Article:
The Upbeat Everyday Acts
  • Defibrillator sign (file photo via Thinkstock)Defibrillator sign (file photo via Thinkstock)

    Talk about the miracle of birth.

    After Erica Nigrelli's heart stopped beating, the pregnant teacher's co-workers used CPR and a defibrillator to get the heart pumping again, Click2Houston.com reports.

    Nigrelli was rushed to the hospital where doctors performed an emergency delivery of baby girl Elayna.

    Via Click2Houston.com:

    The school nurse, her assistant and the athletic trainer started CPR and used a defibrillator to get her heart beating again. They kept the 32-year-old teacher alive until paramedics arrived and rushed her to the hospital. Doctors delivered the baby by emergency C-section one month early. Technically, it was a postmortem delivery because Erica's heart was not beating.

    Elayna is now three months old and weighs nine pounds. Doctors told Click2Houston.com that she may go off oxygen as early as next week. Erica was diagnosed with hypertrophic cardiomyopathy, a heart condition in which the heart muscle becomes abnormally thick, according to Mayo Clinic.

    Erica told

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  • Woman posts photo of $1,000 tip on $60.42 meal

    Receipt posted by Tumblr user (photo: casualcynic.tumbr.com)Receipt posted by Tumblr user (photo: casualcynic.tumbr.com)

    A waitress and Tumblr user who goes by the handle "Casual Cynic" posted a photo of a receipt that made her mom's day.

    A mysterious customer recently gave Casual Cynic's mother, also a waitress, a $1,000 tip on a $60.42 meal.

    Next to the tip, the uber-generous customer wrote, "Your ticket to Italy. Enjoy!!"

    On her Tumblr blog, Casual Cynic explained that her mom had been chatting with the customer about her desire to see Italy and how her ancestors come from Florence.

    From casualcynic.tumblr.com:

    SHE’S [her mother] GOT 8 YEARS OF ART EDUCATION AND SHE’S WORKING A WAITRESS JOB. IT’S PRETTY… SAD AND DISAPPOINTING, I GUESS. HER AND MY FATHER DIVORCED 6 YEARS AGO AND SHE HASN’T HAD A REAL JOB EVER. JUST BEEN STUCK IN A SMALL TOWN SHE’S NOT FROM.

    THIS MAN WHO WE HAVE NEVER SEEN BEFORE TIPPED HER 1,000 DOLLARS FOR A TRIP TO ITALY. WALKED OUT, NOT ANOTHER WORD.

    …YOU KNOW. JUST WHEN I START TO LOSE FAITH IN HUMANITY…. HM

    The post drew more than 100,000 notes on Tumblr. And yes, Casual Cynic is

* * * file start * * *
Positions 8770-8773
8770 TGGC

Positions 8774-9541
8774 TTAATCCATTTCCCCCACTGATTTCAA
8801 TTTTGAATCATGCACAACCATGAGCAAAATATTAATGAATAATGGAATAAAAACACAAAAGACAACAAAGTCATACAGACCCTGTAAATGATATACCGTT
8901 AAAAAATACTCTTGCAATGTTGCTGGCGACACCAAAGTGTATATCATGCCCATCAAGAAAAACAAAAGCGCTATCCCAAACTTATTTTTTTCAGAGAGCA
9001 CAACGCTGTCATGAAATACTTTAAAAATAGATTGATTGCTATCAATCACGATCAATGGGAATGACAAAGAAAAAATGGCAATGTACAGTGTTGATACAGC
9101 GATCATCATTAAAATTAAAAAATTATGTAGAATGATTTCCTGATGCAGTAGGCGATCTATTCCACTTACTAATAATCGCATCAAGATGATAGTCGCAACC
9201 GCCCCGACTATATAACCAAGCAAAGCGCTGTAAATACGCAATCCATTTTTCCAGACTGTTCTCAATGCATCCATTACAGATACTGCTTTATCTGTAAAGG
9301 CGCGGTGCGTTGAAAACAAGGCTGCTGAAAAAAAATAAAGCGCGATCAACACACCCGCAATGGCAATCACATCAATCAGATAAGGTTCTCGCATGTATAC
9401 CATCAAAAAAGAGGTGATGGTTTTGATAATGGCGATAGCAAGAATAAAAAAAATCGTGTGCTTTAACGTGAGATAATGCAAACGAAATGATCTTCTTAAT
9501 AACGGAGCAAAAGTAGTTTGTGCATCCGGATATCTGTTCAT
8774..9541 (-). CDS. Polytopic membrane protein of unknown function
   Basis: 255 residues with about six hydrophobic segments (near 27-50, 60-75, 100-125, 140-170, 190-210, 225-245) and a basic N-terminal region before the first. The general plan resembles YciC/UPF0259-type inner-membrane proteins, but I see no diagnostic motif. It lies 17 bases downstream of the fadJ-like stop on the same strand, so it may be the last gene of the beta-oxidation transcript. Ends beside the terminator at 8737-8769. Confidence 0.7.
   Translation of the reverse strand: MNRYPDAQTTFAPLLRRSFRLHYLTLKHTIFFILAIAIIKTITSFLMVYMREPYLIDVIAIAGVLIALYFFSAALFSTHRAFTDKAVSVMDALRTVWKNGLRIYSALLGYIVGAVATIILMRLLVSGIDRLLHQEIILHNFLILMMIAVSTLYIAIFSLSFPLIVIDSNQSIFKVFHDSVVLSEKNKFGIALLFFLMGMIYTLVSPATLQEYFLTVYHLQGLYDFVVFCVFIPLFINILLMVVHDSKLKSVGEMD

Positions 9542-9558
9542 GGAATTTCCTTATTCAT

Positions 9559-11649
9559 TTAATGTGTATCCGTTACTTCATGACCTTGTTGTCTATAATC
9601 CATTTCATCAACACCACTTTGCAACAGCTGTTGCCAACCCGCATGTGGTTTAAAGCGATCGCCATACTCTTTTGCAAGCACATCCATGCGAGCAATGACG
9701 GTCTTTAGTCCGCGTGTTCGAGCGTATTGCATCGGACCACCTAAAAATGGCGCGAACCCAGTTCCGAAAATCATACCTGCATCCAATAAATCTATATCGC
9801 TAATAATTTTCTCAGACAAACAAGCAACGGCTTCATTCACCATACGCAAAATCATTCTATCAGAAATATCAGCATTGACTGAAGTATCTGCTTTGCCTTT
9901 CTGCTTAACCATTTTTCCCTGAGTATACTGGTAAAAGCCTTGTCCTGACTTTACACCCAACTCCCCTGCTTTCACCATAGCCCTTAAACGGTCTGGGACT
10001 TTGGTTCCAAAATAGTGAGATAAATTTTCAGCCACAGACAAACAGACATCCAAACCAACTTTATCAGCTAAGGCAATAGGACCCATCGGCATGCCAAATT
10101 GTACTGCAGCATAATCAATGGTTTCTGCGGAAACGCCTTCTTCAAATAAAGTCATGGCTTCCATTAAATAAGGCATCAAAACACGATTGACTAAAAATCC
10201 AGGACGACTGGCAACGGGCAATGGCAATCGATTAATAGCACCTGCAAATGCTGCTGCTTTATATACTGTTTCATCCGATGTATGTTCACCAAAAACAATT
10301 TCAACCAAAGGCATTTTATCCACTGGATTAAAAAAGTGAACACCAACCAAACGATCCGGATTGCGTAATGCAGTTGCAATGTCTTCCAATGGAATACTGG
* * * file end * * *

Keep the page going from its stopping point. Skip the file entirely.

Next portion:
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  • Donations continue to pour in for Cleveland victims

    A patrol car in front of Ariel Castro's boarded-up home in Cleveland. (Mark Duncan/AP)A patrol car in front of Ariel Castro's boarded-up home in Cleveland (Mark Duncan/AP)

    The Cleveland Courage Fund, a charity established to help Amanda Berry, Michelle Knight and Gina DeJesus, has raised more than $480,000.

    The Cleveland Plain Dealer reports that there have been over 5,100 donations from all 50 states and several foreign countries. Berry, Knight and DeJesus were allegedly held captive for roughly a decade inside the home of suspect Ariel Castro. Lawyers for Castro have said their client will plead not guilty.

    Key Bank is providing financial guidance to the three women, according to the Plain Dealer. The bank is not taking any compensation for its help. The money will go into trust funds established for the victims.

    Smaller businesses are also assisting the three women. Lakewood Patch reports that Angelo's, a pizza shop in Lakewood, Ohio, recently raised over $35,000 for Berry, Knight and DeJesus.

    The pizza shop gave 100 percent of the proceeds from an evening's worth of sales. In addition, the employees donated 100 percent of their pay from the night to

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  • "Imagine a world where when the sun goes down, that's the end of your day as well. You can no longer see," says Jessica Matthews, the 25-year-old co-founder of Uncharted Play. "That is the reality for 1.3 billion people—practically one-fifth of the world—and one that we set out to solve."

    The result is the Soccket, a soccer ball that harnesses kinetic energy with every kick to it and can power a lamp for three hours from just 30 minutes of play. It all started in 2008 when Matthews and Julia Silverman, juniors at Harvard University, were paired together in an engineering class for nonengineers. The professor challenged them to create something that combined art and science to ease a global problem.

    "No one was paying attention to the importance of play. Amplifying existing enjoyment to make the world a better place," is how Matthews described their idea. But packing technology into an airless ball that looked and moved like a normal soccer ball was not easy. In fact, the engineers

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  • Top 10 items found in oceans in 2012 (chart via Ocean Conservancy)Top 10 items found in oceans in 2012 (chart via Ocean Conservancy)

    The Ocean Conservancy recently reported that volunteers removed millions of pounds of garbage from beaches and oceans during the organization's 2012 International Coastal Cleanup day.

    That's admirable by itself. But we're particularly impressed that the volunteers also counted and categorized each and every bit of garbage. That's dedication.

    The top item picked up, according to the report from the Ocean Conservancy: cigarette butts—2,117,931 of them. Other trash included: food wrappers and containers (1,140,222), beverage bottles (1,065,171), plastic bags (1,019,902) and bottle caps (958,893).

    The volunteers also found unexpected bits of refuse, including 40 lottery tickets (we're guessing none were winners), 236 toothbrushes and 117 mattresses.

    Interested in helping out? This year's International Coastal Cleanup day is Sept. 21.

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